His first victory – achieved in Moss’s absence at Kyalami – was obtained from pole and by 0.14sec from the sister works Lotus 21-Climax of Trevor Taylor.
“I had the added satisfaction of beating Stirling twice in two weeks on this trip,” wrote Clark
Moss was present a fortnight later at Westmead but “couldn’t make any way on [Clark]” having risen from last – he had arrived too late to set a qualifying time – to second place in British Racing Partnership’s meadow-green Lotus 18/21. Clark’s winning margin was 31.9sec.
The battle at East London on Boxing Day was a fairer fight – with the same outcome. Clark pipped Moss to pole and led before spinning, perhaps feeling the pressure of leading the undisputed world’s best.
Moss, again feeling ill – he had spent Christmas Eve teaching Clark to water-ski – held a 14sec advantage at one point. But his diary said it all: “Couldn’t keep him off. Too quick.” The recovering Scot won by 15.7sec.
Moss returned home in the knowledge that he would need an equal car to beat Clark in 1962: “Jimmy was good.”
The pretender, meanwhile, stayed on to contest the Cape GP on 2 January – Taylor this time winning the staged finish.
“I had the added satisfaction of beating Stirling twice in two weeks on this trip,” wrote Clark in At the Wheel, “although, in fairness, my car was newer than his.”
Given that Moss had struck a deal to run a tiring Ferrari ‘Sharknose’ in 1962, while Chapman had the groundbreaking ‘bathtub’ monocoque Lotus 25 up his sleeve for Clark and Climax’s new V8, it’s likely that this changing of the guard would have continued apace.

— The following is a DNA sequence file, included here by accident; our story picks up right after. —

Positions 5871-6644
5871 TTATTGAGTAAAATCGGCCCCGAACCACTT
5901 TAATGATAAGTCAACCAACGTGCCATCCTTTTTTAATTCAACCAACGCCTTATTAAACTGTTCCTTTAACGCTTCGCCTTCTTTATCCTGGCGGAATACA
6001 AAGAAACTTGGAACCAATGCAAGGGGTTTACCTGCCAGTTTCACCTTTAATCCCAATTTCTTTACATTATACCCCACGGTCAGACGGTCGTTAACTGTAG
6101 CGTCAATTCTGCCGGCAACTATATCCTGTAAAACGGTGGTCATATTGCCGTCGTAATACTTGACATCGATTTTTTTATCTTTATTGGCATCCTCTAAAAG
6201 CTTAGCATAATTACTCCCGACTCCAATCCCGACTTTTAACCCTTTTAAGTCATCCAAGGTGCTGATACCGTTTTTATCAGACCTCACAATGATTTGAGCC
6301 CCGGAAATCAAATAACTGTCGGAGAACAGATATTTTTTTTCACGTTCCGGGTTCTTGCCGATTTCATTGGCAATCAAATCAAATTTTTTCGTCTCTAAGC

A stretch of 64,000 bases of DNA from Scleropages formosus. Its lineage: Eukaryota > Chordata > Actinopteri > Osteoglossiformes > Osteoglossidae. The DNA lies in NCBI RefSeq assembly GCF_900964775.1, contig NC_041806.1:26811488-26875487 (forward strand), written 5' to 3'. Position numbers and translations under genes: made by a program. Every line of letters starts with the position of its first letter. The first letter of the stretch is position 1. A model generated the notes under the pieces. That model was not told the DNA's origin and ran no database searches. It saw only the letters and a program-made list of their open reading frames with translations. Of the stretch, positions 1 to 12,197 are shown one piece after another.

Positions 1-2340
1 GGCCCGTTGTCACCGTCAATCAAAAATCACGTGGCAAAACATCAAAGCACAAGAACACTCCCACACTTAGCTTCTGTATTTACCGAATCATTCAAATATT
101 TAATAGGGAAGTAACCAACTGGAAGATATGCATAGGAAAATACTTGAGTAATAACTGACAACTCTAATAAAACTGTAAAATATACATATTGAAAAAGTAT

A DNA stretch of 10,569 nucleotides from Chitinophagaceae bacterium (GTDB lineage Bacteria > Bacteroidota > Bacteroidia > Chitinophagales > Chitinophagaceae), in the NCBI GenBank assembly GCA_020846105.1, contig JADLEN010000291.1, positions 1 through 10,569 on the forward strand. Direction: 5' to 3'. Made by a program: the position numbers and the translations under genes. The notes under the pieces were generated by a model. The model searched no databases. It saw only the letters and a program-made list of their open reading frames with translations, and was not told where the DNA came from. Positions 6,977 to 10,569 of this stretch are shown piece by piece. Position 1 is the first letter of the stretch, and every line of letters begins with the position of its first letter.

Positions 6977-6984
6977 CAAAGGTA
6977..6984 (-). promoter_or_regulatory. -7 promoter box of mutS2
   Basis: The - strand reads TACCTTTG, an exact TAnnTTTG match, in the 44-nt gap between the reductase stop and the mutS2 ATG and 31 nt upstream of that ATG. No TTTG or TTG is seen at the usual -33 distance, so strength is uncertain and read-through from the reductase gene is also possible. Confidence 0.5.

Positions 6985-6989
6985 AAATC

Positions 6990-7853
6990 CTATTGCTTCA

Of course, we will never know because of Moss’s sickening Easter Monday crash at Goodwood.
He was only 32. Had Moss been able to extend his relationship with Ferrari, align closely with inexperienced but clearly bright and usefully open-minded technical chief Mauro Forghieri, and spent more time at Maranello, might he have pushed the Scuderia higher, further, faster?
The redoubtable John Surtees tried his utmost – with some modernising success – in 1963, but it’s likely that Moss, whom an admiring Enzo likened to Tazio Nuvolari, would have had more clout, had he been willing to wield it.
Towards the end of 1963, Ferrari was showing encouraging signs of getting with the programme. Forghieri’s new semi-stressed ‘Aero’ monocoque – it wasn’t fully what Surtees craved, but it was a start – proved quick even though its new V8 and/or flat-12, both designed to act as a fully stressed member à la Lotus 49 of 1967, were not yet ready.
Reliability issues cost it at Monza and Mexico City, but at Kyalami for the Rand GP on 14 December, Surtees won both heats from pole position, in the presence of Clark.
Clark on his way to his final World Championship GP win in 1968 Photo: Motorsport Images
The Lotus man had qualified fourth and been blighted by issues with his fuel pump during the races. Lotus had been forewarned at least.
Order would be restored in the South African GP a fortnight later, Clark winning his seventh World Championship GP of the season, from pole, leading from start to finish.
He would repeat this feat in 1965 and – bar the opening lap being led by Stewart in a Matra – 1968, by which time the national race been relocated to Kyalami.
The latter victory was Clark’s 25th – eclipsing Juan Manuel Fangio – and last World Championship GP win.
By the time Stewart set about replacing his irreplaceable friend, mentor and rival as the benchmark – leading every lap at Kyalami in 1969 – the South African GP had been rescheduled for March.